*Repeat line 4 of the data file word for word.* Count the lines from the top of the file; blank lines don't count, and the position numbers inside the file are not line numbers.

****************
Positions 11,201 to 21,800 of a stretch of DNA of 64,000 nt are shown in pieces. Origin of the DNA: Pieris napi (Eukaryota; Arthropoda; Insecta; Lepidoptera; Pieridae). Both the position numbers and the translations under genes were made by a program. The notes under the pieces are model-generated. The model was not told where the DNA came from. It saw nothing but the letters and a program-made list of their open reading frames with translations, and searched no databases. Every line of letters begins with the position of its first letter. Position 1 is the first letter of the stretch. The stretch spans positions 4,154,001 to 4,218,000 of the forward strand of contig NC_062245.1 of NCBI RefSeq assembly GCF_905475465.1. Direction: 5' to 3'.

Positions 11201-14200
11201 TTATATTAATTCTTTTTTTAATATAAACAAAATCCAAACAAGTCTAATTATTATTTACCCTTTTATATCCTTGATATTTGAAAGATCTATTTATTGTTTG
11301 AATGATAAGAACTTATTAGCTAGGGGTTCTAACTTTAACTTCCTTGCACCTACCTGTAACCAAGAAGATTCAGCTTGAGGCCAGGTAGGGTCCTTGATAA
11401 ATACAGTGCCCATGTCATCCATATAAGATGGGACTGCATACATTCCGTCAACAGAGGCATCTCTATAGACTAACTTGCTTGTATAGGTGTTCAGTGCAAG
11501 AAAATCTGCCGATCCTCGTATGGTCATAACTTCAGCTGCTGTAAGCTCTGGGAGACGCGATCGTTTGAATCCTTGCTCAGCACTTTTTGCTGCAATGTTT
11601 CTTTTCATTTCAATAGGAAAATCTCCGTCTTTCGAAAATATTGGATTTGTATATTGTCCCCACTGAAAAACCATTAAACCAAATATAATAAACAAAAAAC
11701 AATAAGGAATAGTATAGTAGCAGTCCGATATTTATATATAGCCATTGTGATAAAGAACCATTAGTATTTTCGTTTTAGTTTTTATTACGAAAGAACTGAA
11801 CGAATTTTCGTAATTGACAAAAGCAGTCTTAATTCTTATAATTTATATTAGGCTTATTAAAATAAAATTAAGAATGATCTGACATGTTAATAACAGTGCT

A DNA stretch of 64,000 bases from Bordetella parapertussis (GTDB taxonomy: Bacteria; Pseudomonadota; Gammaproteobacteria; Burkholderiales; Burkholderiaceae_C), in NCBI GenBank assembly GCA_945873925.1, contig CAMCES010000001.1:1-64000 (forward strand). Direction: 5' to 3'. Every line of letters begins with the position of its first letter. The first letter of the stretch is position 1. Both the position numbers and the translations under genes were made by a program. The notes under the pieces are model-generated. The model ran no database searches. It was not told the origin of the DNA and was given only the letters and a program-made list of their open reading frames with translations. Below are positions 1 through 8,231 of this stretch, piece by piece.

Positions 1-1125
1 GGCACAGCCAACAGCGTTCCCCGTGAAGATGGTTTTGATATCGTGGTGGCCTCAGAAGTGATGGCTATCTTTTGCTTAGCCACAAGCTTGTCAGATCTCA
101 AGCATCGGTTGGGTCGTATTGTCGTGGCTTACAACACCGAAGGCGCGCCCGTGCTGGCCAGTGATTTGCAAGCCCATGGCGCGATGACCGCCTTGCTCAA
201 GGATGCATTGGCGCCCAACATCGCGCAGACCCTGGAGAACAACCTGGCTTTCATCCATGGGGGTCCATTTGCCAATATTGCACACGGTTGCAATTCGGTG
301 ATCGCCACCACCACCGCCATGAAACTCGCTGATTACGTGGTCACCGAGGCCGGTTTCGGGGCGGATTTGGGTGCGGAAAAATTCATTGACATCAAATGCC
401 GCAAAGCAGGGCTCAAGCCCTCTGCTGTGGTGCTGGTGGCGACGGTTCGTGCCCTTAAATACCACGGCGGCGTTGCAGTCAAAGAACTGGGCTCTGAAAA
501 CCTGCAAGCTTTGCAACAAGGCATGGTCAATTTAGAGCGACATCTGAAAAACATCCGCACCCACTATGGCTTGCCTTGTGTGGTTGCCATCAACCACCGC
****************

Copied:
11301 AATGATAAGAACTTATTAGCTAGGGGTTCTAACTTTAACTTCCTTGCACCTACCTGTAACCAAGAAGATTCAGCTTGAGGCCAGGTAGGGTCCTTGATAA